Specifications for Wo Zhou - 9 (涡轴-9) turboshaft engine which installed in Z-10 for mass production :
Another new engine, developed by China and Turbomeca, is the WZ16 (涡轴16). Its maximum output power is 1500 kW, and it will be installed in the Z-10 and Z-15 /EC175. After the installation of the new engines power would increase by 500 kW for Z-10. With WZ-9 turboshafts, Z-10 can carry 16 HJ-10 missiles with maximum take off weight, but the payload is very heavy for the Z-10 and engines and potentially risky for flying, so 8 missiles with other weapons serve as the maximum useful payload. After new WZ16 engines are installed in the Z-10, it can carry 16 of them like AH-64.
The auxiliary power unit (APU) of Z-10 is centered on a new brushless DC electric motor designed by Huafeng Avionics (华烽航空电器) Co, a subsidiary of GAIC. The motor is characterized by its low voltage, high power, high rpm, and stable current; the entire development only took three months. In contrast to previous helicopter designs, the integrated APU also provides power to onboard avionics for Z-10, where early designs had separate systems for starting the main engine and powering onboard avionics. Such system has never been used on Chinese helicopters before, and its adaptation on Z-10 proved to be successful.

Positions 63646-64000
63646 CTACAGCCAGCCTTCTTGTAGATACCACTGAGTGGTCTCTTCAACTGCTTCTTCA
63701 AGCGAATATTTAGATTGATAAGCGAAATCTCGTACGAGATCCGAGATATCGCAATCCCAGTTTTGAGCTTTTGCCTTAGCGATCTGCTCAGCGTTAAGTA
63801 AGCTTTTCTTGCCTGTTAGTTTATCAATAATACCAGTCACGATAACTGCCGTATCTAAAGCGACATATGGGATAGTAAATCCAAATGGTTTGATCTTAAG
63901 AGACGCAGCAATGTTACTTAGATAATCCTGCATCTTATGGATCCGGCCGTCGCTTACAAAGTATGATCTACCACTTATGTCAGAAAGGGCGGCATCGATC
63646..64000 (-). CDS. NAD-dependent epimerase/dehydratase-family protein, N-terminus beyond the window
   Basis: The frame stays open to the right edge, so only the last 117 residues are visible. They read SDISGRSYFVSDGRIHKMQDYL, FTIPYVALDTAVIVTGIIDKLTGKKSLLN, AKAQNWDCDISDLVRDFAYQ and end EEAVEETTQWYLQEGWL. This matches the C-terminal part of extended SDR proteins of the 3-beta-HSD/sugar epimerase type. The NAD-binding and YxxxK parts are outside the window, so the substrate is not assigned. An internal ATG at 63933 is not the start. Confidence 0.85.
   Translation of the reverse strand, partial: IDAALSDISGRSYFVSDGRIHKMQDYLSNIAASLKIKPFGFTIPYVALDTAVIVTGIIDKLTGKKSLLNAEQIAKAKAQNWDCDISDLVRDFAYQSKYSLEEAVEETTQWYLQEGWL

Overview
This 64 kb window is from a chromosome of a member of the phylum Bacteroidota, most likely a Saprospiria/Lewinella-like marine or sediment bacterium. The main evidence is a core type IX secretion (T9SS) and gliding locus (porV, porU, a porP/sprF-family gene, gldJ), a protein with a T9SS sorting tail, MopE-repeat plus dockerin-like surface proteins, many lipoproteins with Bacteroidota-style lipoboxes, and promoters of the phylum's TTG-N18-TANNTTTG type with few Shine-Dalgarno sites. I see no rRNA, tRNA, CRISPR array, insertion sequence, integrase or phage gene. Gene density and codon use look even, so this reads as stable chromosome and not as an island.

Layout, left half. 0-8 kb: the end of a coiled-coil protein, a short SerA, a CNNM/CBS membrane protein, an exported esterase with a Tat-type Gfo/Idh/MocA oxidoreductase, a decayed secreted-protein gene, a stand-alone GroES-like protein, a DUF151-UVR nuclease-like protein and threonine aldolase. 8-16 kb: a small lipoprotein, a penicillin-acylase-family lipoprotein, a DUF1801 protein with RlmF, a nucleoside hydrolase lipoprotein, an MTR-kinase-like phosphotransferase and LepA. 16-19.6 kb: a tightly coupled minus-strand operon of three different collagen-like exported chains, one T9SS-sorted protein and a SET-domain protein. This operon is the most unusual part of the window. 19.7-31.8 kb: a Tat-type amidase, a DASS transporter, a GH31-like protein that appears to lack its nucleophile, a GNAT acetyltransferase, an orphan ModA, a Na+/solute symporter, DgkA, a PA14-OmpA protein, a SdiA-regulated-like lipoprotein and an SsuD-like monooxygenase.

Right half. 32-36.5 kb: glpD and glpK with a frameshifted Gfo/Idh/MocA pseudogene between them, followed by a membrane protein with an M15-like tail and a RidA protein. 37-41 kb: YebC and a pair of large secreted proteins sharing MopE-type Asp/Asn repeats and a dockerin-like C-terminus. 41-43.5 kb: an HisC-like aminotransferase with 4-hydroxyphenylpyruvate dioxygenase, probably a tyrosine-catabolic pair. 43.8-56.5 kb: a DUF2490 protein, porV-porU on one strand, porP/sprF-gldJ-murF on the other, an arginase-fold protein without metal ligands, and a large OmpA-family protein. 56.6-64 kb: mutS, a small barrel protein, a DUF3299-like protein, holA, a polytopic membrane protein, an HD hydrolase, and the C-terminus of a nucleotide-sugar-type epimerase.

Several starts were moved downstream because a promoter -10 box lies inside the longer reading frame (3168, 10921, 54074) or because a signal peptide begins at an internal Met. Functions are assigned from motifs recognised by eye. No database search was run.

Z-10 is not stealthy, but careful attentions have been given to reduce its electro-magnetic characteristics to reduce the probability of being detected. The planned procedure to reduce its radar cross section includes adopting radar absorbent paints. Another planned measure is to incorporate laser altimeter pioneered by Israel, which would reduce the probability of intercept by enemy’s electronic support measures in comparison to traditional radar altimeter, which emits radio/radar signals, while laser is far less prone to interception. Chinese have claimed that the avionics of Z-10 is more advanced than that of Russian attack helicopters, and the avionics suite enables Z-10 to be able to conduct missions at a level that is just 10 meters above the ground.
The main rotor is mounted in the midsection of the fuselage, consisting of a total of five blades. From 1994 through 2001, the deputy chief engineer of CAIC, Mr. Li Meng (李萌) led the team to successfully develop the main rotor for Z-10, winning two patents in the process. The main rotor blade, Type 95KT composite rotor blade was a top priority of the 8th 5-yr plan that first began in that era, and it was one of the ten critical technologies of Z-10. China never had such advanced technology and Mr. Li Meng had to lead his team to develop it on their own, and finished the job ahead of schedule. The early successful completion not only enabled Z-10 to fly a full year ahead of the schedule, but Type 95KT blades have also been widely used afterward in new helicopters and upgrading old helicopters. Spheriflex Rotor Head is the type which Z-10 used with flaw damage tolerant design, lowest vibration level in its class even at high speed, easy maintenance, excellent manoeuvrability and stability.